For complete visibility into the performance of your applications, you need telemetry data—traces, metrics, and logs—that describes activity across your entire stack. But if you’re using multiple monitoring tools, your data can end up in silos, making it difficult to troubleshoot issues that affect your user experience. For example, if a graph shows a spike in latency or a drop in the rate of network connections, it can be hard to troubleshoot if you need to switch to a different tool to find the log entry that explains the issue. Overhead like this can increase your mean time to resolution (MTTR) and even lead to user churn or lost revenue.
End-to-end application monitoring in Datadog eliminates visibility gaps and unifies insights across your frontend and backend monitoring. Datadog’s trace view gives you detailed request data and correlated information in a single pane of glass. In addition to the flame graph—which shows you the full path of each request—the trace view displays the corresponding metrics, logs, and other data you need to understand the context of the request so you can efficiently investigate performance problems like errors and latency.
In this post, we’ll look at how the trace view seamlessly presents all of your application monitoring data in one place for greater visibility and faster troubleshooting. We’ll show you how to:
- Use tags to explore your traces and correlate them with RUM data
- See details about the infrastructure that processed the request
- Explore metrics that show the performance of relevant hosts, containers, and more
- View logs that correspond to the trace
- See error codes and stack traces related to the request
- List the processes running on the host or container at the time of the request
- Investigate the cause of errors and latency in network performance data
- Discover if any code hotspots may be the source of latency
When you select a span in a flame graph, the Tags tab displays the metadata associated with that span. This includes unified service tags and any custom tags you’ve applied to your traces. Tags give you the power to filter your data so you can easily group and compare similar traces. For example, you can use the
env tag to view all the requests within a single environment or the
http.base_url tag to see all the requests to a single endpoint.
Datadog APM allows you to tag your spans with high-cardinality metadata, so you can associate each trace with a single customer or individual user. In the screenshot below, we’re using the
usr.email tag to filter our data to show only traces from a single user. This allows us to reconstruct the experience of an individual user, for example, if we need to investigate a hard-to-replicate bug report.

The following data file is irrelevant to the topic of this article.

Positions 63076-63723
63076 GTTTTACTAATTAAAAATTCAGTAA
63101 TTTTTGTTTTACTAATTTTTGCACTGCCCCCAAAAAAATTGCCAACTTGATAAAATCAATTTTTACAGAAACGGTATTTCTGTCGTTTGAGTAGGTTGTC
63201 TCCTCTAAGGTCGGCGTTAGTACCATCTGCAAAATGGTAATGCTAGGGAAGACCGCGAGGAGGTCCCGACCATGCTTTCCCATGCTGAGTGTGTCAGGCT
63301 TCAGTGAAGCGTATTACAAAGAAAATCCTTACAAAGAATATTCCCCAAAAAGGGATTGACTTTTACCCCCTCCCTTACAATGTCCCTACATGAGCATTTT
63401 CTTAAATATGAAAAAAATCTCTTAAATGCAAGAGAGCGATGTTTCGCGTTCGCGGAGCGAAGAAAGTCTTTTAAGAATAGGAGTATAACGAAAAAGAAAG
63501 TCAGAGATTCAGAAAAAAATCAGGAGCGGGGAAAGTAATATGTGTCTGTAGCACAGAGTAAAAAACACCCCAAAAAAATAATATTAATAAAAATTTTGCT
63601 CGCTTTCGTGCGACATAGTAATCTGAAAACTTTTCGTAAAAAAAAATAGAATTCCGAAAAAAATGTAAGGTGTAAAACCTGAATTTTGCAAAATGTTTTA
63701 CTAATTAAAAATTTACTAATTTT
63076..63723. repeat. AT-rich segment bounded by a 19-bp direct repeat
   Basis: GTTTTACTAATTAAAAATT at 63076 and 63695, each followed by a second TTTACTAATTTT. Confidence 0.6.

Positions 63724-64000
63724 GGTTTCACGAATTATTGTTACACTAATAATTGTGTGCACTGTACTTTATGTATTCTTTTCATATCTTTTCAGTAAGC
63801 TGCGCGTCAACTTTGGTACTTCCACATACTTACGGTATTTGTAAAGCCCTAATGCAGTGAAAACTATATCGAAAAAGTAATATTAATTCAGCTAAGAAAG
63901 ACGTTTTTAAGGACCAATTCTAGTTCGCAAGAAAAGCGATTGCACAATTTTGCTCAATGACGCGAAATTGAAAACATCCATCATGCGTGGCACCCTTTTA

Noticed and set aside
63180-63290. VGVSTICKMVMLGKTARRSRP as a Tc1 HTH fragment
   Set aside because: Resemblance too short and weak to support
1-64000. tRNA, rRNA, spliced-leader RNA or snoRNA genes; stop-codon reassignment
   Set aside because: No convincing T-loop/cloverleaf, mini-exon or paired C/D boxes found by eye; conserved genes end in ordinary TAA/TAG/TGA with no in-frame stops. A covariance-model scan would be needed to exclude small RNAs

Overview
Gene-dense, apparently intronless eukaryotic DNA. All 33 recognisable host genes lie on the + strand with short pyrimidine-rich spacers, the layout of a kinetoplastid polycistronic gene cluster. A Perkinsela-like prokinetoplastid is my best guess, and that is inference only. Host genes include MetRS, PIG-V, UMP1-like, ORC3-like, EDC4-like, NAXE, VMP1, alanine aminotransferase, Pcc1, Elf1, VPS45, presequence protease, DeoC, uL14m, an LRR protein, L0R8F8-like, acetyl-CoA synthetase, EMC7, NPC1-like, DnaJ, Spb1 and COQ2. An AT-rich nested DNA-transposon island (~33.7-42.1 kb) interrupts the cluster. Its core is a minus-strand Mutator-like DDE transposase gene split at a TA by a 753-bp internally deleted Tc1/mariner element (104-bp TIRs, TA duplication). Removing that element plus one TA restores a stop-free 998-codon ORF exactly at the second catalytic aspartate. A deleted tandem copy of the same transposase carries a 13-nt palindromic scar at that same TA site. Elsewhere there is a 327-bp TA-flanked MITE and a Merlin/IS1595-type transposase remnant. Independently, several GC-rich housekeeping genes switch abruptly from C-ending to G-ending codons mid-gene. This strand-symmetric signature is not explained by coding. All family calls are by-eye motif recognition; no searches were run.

See the documentation for more information about adding tags to your spans.
When you’re viewing a span that visualizes the frontend performance of your app, you can easily pivot from the Tags tab to see correlated RUM data that shows you details of the request so you can identify frontend code that may need to be debugged. In the screenshot below, we’ve clicked on the
session.id tag to pivot to the RUM Explorer, where we can reconstruct the user session. This can be helpful, for example, in determining whether a bug is associated with a particular user, browser, location, or other condition.
In a distributed architecture, each service in your application is backed by dedicated infrastructure—e.g., host, cloud provider, container, orchestrator, and serverless function—that processes that service’s requests. As you hover over a span on the flame graph, the Infrastructure tab provides context by displaying details about the infrastructure involved in executing that particular unit of work.
You can filter your traces by their underlying infrastructure to isolate and compare a group of similar traces. In the screenshot below, we’re filtering by
host to see only traces from requests that were processed by a specific host.
The infrastructure tags you’ll see are specific to the architecture that processed the request you’re viewing. Depending on your infrastructure, you’ll see tags that describe your container runtime (e.g., Docker), container orchestrator (e.g., Kubernetes), and the cloud service where your workloads are running (e.g., AWS Fargate, Azure Container Instances, or Google Cloud Run.)
Using infrastructure tags to explore your traces allows you to see how your application is affected by the performance of your hosts, pods, or containers. For example, if you’re investigating latency in your service, you can filter by pod to see a trace in the context of other workloads running on the same host, which could help you spot a noisy neighbor that’s using more resources than it should.
The Metrics tab provides details about the performance of the relevant infrastructure and services at the time of the request. The metrics you see here depend on the path of the trace. They can describe the performance of the host, container, and runtime, as well as AWS Lambda functions and Azure App Services.
A dotted vertical line on each timeseries graph indicates the time of the trace, making it easy for you to correlate the request with the metrics displayed. For example, in the screenshot below, the RSS Memory graph shows that the container’s memory consumption had been rising steadily leading up to the trace that threw a 500 error. This information can help you focus your investigation on how the service uses memory, knowing that there was not a corresponding spike in CPU usage at the time of the trace.
You can also see metrics that describe the behavior of the runtime (Java, Python, Ruby, or Node.js) at the time of the request. These metrics vary across runtimes, and include data like the runtime’s count of pages, objects, classes, and threads.